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03/08/2014 (Added to site)
Author(s): Scheffer, H. J.; Nielsen, K.; de Jong, M. C.; van Tilborg, A. A. J. M.; Vieveen, J. M.; Bouwman, A. R. A.; Meijer, S.; van Kuijk, C.; van den Tol, P. M. P.; Meijerink, M. R.

Irreversible Electroporation for Nonthermal Tumor Ablation in the Clinical Setting: A Systematic Review of Safety and Efficacy

Journal: Journal of Vascular and Interventional Radiology, 25/7 (2014), pp. 997-1011
DOI: 10.1016/j.jvir.2014.01.028
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Abstract:

PURPOSE: To provide an overview of current clinical results of irreversible electroporation (IRE), a novel, nonthermal tumor ablation technique that uses electric pulses to induce cell death, while preserving structural integrity of bile ducts and vessels.

METHODS: All in-human literature on IRE reporting safety or efficacy or both was included. All adverse events were recorded. Tumor response on follow-up imaging from 3 months onward was evaluated.

RESULTS: In 16 studies, 221 patients had 325 tumors treated in liver (n = 129), pancreas (n = 69), kidney (n = 14), lung (n = 6), lesser pelvis (n = 1), and lymph node (n = 2). No major adverse events during IRE were reported. IRE caused only minor complications in the liver; however, three major complications were reported in the pancreas (bile leak [n = 2], portal vein thrombosis [n = 1]). Complete response at 3 months was 67%-100% for hepatic tumors (93%-100% for tumors < 3 cm). Pancreatic IRE combined with surgery led to prolonged survival compared with control patients (20 mo vs 13 mo) and significant pain reduction.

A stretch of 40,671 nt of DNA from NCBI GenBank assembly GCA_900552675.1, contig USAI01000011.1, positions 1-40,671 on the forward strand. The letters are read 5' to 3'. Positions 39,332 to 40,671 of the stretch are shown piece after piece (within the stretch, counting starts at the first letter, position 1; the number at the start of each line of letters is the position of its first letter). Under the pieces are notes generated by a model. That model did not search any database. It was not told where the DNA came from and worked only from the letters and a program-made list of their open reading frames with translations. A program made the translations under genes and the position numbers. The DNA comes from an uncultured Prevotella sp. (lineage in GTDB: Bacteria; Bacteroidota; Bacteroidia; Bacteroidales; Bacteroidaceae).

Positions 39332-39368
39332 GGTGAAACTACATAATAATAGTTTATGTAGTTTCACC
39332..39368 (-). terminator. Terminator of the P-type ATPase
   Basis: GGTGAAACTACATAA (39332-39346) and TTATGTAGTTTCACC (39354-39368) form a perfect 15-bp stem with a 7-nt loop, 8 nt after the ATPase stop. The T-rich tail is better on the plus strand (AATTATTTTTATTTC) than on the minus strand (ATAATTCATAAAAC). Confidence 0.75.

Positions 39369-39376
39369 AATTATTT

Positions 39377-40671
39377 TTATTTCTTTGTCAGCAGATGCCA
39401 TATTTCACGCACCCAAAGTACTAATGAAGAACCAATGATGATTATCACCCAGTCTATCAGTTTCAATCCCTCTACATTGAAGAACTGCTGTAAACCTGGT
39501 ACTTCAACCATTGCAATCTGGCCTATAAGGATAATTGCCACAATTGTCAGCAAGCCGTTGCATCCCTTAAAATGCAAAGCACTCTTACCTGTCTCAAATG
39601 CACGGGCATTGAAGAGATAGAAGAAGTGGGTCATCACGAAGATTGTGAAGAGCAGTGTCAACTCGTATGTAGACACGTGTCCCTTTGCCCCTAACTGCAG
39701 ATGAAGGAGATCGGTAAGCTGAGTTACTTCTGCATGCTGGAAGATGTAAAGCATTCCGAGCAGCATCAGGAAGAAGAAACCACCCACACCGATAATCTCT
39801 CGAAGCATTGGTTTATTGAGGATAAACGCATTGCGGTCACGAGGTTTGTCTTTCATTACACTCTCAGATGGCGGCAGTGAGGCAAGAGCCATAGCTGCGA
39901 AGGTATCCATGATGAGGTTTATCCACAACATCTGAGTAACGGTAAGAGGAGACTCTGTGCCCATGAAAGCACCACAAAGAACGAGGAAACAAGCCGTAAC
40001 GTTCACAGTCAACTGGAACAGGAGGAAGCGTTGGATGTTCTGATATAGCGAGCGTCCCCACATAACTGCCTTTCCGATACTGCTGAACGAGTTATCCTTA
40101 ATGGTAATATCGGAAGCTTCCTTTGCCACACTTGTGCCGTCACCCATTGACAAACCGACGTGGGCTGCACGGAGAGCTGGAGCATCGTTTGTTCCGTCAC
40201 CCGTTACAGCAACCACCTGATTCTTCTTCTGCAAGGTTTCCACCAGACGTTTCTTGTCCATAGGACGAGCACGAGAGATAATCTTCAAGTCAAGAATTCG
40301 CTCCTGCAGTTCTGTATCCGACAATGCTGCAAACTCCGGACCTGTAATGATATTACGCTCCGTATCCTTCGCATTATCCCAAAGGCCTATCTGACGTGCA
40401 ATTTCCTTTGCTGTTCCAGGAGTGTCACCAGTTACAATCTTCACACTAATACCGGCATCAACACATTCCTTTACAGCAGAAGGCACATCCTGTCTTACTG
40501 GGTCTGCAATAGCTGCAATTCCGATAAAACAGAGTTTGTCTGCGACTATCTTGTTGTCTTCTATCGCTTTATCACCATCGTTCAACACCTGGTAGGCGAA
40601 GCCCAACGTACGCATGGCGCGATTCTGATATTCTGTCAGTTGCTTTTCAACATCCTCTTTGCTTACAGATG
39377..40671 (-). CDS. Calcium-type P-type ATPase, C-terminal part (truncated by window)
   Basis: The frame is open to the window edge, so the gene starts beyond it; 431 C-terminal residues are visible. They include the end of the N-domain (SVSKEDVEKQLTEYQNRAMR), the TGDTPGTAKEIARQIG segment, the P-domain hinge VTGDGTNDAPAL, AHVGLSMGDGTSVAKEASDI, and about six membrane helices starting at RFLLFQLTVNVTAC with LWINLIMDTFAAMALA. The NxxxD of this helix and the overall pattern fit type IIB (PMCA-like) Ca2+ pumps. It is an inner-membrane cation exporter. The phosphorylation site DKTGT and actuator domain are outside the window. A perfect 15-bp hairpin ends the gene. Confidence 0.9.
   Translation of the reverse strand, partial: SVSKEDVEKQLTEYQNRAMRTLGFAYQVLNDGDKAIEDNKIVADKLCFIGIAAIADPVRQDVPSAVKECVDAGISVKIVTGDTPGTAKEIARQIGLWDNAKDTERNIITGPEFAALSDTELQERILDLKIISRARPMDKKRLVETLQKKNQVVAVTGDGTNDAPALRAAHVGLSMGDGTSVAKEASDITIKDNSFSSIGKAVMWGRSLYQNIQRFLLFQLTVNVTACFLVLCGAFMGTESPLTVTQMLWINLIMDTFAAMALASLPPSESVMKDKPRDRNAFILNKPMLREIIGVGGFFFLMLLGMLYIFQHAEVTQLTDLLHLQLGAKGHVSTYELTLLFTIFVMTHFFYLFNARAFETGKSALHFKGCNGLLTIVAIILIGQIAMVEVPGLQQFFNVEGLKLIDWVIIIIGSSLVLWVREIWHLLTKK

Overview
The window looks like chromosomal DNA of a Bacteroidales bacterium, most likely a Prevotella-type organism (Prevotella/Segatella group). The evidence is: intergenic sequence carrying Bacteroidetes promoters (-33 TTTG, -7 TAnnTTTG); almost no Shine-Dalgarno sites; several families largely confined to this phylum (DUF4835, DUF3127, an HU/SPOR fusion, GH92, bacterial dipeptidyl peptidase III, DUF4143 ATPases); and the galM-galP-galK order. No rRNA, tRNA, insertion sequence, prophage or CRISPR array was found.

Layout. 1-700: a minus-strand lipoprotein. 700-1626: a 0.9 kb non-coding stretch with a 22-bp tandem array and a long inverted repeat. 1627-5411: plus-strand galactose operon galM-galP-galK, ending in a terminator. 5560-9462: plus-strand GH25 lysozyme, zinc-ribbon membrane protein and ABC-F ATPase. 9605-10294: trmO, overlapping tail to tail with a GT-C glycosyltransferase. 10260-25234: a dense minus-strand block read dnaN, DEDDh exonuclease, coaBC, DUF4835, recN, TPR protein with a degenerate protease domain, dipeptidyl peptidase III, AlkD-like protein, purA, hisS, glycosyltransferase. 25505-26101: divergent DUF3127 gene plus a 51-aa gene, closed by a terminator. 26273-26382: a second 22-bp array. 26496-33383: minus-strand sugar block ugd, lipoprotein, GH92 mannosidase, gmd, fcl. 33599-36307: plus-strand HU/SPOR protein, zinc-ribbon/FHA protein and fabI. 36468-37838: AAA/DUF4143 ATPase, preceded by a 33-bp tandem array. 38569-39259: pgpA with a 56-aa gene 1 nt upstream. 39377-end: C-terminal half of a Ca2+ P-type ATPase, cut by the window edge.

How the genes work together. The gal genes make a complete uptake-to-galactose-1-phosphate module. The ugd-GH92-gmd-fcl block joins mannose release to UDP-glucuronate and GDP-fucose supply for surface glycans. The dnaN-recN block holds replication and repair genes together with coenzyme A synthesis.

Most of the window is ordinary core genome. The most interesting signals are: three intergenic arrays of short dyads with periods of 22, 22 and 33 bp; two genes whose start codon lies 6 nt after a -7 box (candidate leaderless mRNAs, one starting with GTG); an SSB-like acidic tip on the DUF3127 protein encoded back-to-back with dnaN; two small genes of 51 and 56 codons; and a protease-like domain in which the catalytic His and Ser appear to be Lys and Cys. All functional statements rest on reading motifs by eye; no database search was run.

CONCLUSIONS: In cases where other techniques are unsuitable, IRE is a promising modality for the ablation of tumors near bile ducts and blood vessels. This articles gives an extensive overview of the available evidence, which is limited in terms of quality and quantity. With the limitations of the evidence in mind, IRE of central liver tumors seems relatively safe without major complications, whereas complications after pancreatic IRE appear more severe. The available limited results for tumor control are generally good. Overall, the future of IRE for difficult-to-reach tumors appears promising.



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